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Letter from J. W. Emory to Governor Lloyd C. Stark, discussing the James M. Douglas and James V. Billings campaigns for Missouri Supreme Court in 1938. The Pendergast Machine supported Bilings; Emory is pledging his vote to Douglas and seeking advice for how to best organize support in Mississippi County.

Date: 
June 5th 1938

Letter from L. B. Jones to Governor Lloyd C. Stark, reporting that Missouri State School employees are forced to donate a percentage of their wages to Pendergast's candidate James Billings in his campaign against James M. Douglas for Missouri Supreme Court. Jones writes that "if the board here investigates how our vote was cast ... we will lose our job as a consequence."

Date: 
July 3rd 1938

Letter from M. J. Sannebeck to Governor Lloyd C. Stark, describing losing his job for not supporting Pendergast and vowing to support James Douglas in the election for Missouri Supreme Court.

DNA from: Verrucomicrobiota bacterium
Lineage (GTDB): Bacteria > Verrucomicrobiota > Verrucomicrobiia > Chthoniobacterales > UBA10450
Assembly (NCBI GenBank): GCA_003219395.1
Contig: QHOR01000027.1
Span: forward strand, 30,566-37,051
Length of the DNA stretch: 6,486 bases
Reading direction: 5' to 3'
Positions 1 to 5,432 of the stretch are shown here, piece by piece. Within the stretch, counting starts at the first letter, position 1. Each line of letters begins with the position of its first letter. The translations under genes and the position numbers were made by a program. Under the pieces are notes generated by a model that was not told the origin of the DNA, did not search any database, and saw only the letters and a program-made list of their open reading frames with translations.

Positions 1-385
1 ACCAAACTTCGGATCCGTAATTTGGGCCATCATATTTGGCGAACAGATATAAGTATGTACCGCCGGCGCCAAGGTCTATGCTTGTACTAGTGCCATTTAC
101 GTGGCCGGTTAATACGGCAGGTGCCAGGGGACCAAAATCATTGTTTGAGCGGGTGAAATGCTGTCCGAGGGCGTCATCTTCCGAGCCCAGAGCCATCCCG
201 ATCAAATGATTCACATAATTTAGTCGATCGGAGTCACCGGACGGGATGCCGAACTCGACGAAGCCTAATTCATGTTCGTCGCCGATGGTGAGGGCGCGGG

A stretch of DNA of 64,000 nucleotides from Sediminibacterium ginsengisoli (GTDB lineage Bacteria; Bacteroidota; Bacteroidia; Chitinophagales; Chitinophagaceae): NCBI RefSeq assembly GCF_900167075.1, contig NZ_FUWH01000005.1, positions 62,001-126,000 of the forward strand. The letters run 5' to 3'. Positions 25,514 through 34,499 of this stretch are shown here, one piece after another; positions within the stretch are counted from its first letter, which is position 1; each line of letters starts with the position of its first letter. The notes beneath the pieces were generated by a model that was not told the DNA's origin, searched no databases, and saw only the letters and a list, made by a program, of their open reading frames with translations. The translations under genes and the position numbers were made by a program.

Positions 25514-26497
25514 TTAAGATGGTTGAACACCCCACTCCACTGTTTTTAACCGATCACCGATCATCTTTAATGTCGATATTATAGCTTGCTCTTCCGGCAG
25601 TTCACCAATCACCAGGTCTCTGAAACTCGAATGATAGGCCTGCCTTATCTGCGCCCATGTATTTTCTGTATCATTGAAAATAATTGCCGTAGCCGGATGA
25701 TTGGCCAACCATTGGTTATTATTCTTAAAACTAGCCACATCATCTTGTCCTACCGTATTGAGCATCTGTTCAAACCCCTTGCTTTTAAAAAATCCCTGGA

Date: 
July 11th 1938

Letter from Amos E. Alexander to Governor Lloyd C. Stark, professing support for James M. Douglas, but expressing concern for the number of Pendergast appointees in state offices and the poor administration of pensions to retirees, reporting "one old fellow over eighty one years old draws only ten dollars a month."

Date: 
May 20th 1938

Letter from E. B. DeShon to Governor Lloyd C. Stark, discussing James M. Douglas winning the Democratic Primary for the Missouri Supreme Court race, and pledging assistance in the fall election.

Date: 
August 1938

Letter from Mrs. Anice McKinley, secretary of the Hickory County Democratic Committee, to Governor Lloyd C. Stark, describing local support in Hickory County for James Billings in the Missouri Supreme Court primary, and noting that all WPA jobs and nearly all political appointees were filled with Pendergast men.

Date: 
July 23rd 1938
KANSAS CITY PUBLIC LIBRARY | DIGITAL HISTORY
Civil War on the Western Border: The Missouri-Kansas Conflict,1855-1865.
The Pendergast Years, Kansas City in the Jazz Age & Great Depression.
KC History, Missouri Valley Special Collections at the Kansas City Public Library.